The non-executive directors are the group which appointed Mike Laphen as CEO in 2007 despite the evidence that he did not have the appropriate skills. They aggravated that error by investing all executive power in Laphen, naming him Chairman, CEO and President.   They then brought in the retired Mike Mancuso as CFO, with the consequences we know.


They watched but took no action as Laphen’s mismanagement started destroying CSC, leading to a drop of over 50% in CSC’s share price and to thousands of employees losing their jobs. They watched the financial meltdown, the accounting irregularities, the SEC investigation, the Class Action lawsuits, the reputational damage of the NHS fiasco and the torture/rendition allegations and did nothing. They watched competitors grow as CSC moved backwards with no revenue growth and no vision of the future. They watched as their chosen CEO micro-managed expense detail while CSC headed for disaster.  They watched while CSC alledgedly supported anti-humanitarian rendition flights. They only acted to remove Laphen when it was clear his position was untenable. He had lost credibility with the customers, the employees, the IT industry and with Wall Street.


The Board of Directors should have recognized their responsibility for CSC’s situation and offered their resignations. Instead they stood for re-election and have now voted themselves a massive 50% increase in their base retainer compensation.


We have mentioned in earlier blog entries our hopes that recently-appointed CEO Mike Lawrie would turn CSC around and deliver on his plans to create a new set of values and behaviors.  


We are hugely disappointed that he has allowed these increases in non-executive director compensation to happen.   Massive rewards for failure at the top of CSC while screwing down employee compensation was part of the Laphen culture. We hoped Lawrie would represent the wind of change. Maybe our hopes are naïve. Maybe Lawrie is just a Laphen clone but with a bit of charisma.   These increases when employees are being laid off shows a total lack of sensitivity.


Full details of the SEC filing  in question can be found on:

Sunday, 12 August 2012

CSC shares 16% higher after its Q1 FY2013 earnings release

CSC shares jumped almost 20% immediately after its Q1 FY2013 earnings release and analyst conference, eventually closing the day up 16%.


The Q1FY2013 performance was not stellar, but was better (or less bad) than analyst expectations and marked a halt in the continuous deterioration CSC has treated us to in the past few quarters. Here are some highlights:

·         Revenue at $3.96bn was essentially flat with Q1 FY2012.

·         Earnings per Share (EPS) were US$ 0.26c, compared with analyst expectations of US$0.21c. This after 3 consecutive quarters of losses.

·         Gross margin was up 1.2% after 2 consecutive quarters of shrinkage.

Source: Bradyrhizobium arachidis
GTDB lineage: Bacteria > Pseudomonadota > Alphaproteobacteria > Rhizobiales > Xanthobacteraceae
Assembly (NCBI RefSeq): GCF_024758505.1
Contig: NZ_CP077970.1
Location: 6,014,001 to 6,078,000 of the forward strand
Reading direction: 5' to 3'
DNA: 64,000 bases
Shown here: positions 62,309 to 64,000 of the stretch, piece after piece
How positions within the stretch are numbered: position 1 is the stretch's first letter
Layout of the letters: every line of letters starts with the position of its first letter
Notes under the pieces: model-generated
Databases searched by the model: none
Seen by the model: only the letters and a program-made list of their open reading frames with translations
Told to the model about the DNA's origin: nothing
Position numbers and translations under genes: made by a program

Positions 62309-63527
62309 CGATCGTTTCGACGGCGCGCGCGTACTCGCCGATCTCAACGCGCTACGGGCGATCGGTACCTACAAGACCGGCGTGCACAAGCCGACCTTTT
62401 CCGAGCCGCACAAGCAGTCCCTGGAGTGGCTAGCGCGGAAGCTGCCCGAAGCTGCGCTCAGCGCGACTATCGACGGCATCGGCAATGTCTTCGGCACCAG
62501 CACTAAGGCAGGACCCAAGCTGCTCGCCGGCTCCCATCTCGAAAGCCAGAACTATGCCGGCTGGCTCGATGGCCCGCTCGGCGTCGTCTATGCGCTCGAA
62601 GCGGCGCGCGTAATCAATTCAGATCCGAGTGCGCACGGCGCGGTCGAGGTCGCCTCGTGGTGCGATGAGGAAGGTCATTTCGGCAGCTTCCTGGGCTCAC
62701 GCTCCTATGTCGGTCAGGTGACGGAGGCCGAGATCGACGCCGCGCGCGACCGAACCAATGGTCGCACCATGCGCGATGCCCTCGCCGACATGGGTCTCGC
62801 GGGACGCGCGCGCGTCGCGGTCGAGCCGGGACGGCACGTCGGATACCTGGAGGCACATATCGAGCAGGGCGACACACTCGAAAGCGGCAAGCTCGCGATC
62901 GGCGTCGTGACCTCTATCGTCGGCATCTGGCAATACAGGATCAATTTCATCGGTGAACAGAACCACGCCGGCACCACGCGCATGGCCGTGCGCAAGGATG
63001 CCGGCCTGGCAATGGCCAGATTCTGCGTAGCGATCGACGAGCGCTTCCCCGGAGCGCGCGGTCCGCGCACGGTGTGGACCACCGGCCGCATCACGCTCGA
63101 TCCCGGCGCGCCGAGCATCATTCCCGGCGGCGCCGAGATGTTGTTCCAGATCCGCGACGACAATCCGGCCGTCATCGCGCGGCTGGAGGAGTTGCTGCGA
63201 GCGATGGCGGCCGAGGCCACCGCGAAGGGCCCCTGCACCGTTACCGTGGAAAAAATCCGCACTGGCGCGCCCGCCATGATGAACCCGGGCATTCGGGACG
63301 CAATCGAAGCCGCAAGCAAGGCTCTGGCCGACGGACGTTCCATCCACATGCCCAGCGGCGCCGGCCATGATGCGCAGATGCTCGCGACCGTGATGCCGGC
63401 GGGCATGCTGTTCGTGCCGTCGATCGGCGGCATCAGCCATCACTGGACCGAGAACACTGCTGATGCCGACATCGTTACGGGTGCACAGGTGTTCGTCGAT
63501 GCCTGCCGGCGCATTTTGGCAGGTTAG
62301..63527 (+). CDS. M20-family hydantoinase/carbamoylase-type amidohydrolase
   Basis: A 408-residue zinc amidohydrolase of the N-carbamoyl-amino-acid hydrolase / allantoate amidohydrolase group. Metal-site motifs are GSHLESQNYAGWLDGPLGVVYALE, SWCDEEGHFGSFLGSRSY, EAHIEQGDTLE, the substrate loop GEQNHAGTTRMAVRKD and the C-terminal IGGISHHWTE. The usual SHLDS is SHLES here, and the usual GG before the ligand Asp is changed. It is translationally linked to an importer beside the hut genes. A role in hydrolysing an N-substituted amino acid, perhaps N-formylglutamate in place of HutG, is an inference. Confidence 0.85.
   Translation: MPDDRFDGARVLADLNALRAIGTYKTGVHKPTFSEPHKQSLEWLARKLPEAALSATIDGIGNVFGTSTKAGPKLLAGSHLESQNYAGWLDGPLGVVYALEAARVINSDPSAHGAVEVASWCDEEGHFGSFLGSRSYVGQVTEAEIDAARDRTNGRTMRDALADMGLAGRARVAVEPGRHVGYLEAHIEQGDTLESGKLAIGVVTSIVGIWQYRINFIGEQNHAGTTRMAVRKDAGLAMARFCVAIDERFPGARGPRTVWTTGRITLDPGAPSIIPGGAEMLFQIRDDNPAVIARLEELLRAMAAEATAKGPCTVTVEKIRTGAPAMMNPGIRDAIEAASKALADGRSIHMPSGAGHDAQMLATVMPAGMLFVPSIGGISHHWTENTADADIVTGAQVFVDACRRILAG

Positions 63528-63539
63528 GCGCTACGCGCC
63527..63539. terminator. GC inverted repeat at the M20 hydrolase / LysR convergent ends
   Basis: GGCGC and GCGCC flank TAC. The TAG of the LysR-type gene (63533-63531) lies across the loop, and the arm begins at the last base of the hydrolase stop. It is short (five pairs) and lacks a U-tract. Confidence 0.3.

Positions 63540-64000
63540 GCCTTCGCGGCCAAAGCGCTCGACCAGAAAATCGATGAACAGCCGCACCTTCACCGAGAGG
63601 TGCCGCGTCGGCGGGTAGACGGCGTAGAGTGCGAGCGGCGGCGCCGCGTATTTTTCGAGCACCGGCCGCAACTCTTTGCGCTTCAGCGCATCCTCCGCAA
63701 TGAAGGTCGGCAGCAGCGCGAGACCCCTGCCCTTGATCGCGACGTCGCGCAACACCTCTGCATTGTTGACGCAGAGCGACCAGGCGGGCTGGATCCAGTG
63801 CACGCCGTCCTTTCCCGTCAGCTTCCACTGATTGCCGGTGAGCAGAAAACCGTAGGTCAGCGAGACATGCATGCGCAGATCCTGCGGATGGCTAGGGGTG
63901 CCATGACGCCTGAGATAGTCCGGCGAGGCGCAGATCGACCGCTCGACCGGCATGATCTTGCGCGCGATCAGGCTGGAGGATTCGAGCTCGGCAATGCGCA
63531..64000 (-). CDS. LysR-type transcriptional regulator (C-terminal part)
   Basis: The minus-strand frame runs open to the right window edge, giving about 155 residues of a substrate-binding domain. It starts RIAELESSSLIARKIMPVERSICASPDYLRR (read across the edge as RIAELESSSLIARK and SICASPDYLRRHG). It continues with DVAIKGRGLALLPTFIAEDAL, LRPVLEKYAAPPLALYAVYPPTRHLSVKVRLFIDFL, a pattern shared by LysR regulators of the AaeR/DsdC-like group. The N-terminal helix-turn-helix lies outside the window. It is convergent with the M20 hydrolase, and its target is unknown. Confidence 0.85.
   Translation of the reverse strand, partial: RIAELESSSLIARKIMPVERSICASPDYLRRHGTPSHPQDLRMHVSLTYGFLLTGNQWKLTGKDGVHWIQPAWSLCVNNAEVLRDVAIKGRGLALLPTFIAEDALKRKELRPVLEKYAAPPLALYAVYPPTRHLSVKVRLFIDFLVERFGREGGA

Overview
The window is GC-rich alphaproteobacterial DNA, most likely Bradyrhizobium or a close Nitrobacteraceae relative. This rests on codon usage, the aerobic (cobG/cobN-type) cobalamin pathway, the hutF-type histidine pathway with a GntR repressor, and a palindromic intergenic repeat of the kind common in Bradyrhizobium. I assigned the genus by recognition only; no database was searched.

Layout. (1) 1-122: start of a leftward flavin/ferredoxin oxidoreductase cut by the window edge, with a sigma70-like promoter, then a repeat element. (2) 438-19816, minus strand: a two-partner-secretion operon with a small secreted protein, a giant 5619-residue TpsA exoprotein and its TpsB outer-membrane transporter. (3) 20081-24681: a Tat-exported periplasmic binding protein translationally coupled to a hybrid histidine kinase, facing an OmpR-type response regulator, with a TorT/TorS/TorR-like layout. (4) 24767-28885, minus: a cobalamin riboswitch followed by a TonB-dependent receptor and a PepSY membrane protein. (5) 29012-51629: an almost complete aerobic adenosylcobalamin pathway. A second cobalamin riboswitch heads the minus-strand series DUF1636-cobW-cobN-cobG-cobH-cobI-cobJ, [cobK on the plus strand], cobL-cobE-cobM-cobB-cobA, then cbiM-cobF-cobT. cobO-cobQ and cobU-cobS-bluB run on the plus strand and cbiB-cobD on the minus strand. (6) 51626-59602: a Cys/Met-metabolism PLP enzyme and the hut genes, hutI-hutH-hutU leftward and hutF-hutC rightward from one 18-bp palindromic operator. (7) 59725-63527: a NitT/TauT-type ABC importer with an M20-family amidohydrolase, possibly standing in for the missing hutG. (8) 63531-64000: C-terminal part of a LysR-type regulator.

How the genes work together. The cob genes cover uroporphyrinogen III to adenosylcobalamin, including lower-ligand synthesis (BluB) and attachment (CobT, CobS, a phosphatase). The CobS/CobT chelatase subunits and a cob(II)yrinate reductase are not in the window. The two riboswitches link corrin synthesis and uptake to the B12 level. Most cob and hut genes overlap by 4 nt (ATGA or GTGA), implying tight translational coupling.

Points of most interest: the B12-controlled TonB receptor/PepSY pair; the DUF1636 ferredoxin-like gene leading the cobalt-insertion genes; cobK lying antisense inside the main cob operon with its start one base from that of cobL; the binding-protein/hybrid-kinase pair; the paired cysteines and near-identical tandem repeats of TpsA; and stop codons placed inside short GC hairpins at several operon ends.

·         Free cash flow was negative US$25million, compared with over US$400million negative in Q1 FY2012.

·         New business won in the quarter was US$4bn up 70% on Q1FY2012.

·         Unlike previous quarters, there were no surprises, exceptional items or tax adjustments to confuse everybody about the real state of the business.

·         The company’s EPS guidance for FY2013 was increased to a range of US$2.10 to US$2.30.

·         New senior executives have been named.
But more than the numbers themselves, the big positive was the attitude of the CSC management, Mike Lawrie and Paul Saleh, to the conference itself and especially to the questions. They gave the impression of honesty and transparency, which was so different from the confusing non-answers of the previous management era.

Comments on points that Mike Lawrie made in the question and answer session:
·         A major cause of CSC’s “problem projects and contracts” was not that the lack of proper processes, but that the company had simply stopped using them. Input we have received suggests that a big problem was that CSC’s top management simply rejected any truths or facts that did not fit with what they wanted to hear, and they kept asking different people to re-do the work until somebody gave them the answers they wanted. This is also one reason CSC lost so many of its best project managers over the past few years.
·          The inappropriate “regionalization” of global business processes created further problems. The Cassandra team will address this issue in a separate blog posting in the coming days. 
·         Mike Lawrie felt that CSC’s current problems did not arise overnight, but had been building up over the past 5 or 6 years.  We agree, and ask once more why CSC’s highly-paid non-executive directors could not see what was clear to many CSC followers and employees, namely that Mike Laphen’s mismanagement was destroying CSC.
·         Mike Lawrie was also complimentary about the quality and dedication of CSC’s employees. We hope this statement was sincere; it is a big change from his predecessor who gave the impression that he viewed the employees as a major part of the problem;
This financial report is all positive, but let’s not gets too enthusiastic yet.  CSC has hit bottom (perhaps) with one quarter without surprises or disasters; the newly-appointed CEO and CFO seem to understand what needs to be done to bring CSC back to health, and have developed plans to achieve that. They are more articulate and convincing than their predecessors.  But that is all that has happened so far. They need to be clearer about individual business unit results, and the quality of new business contracts. For instance we are aware of only one significant new deal this quarter, Alsthom. What are the others that make up the $4bln?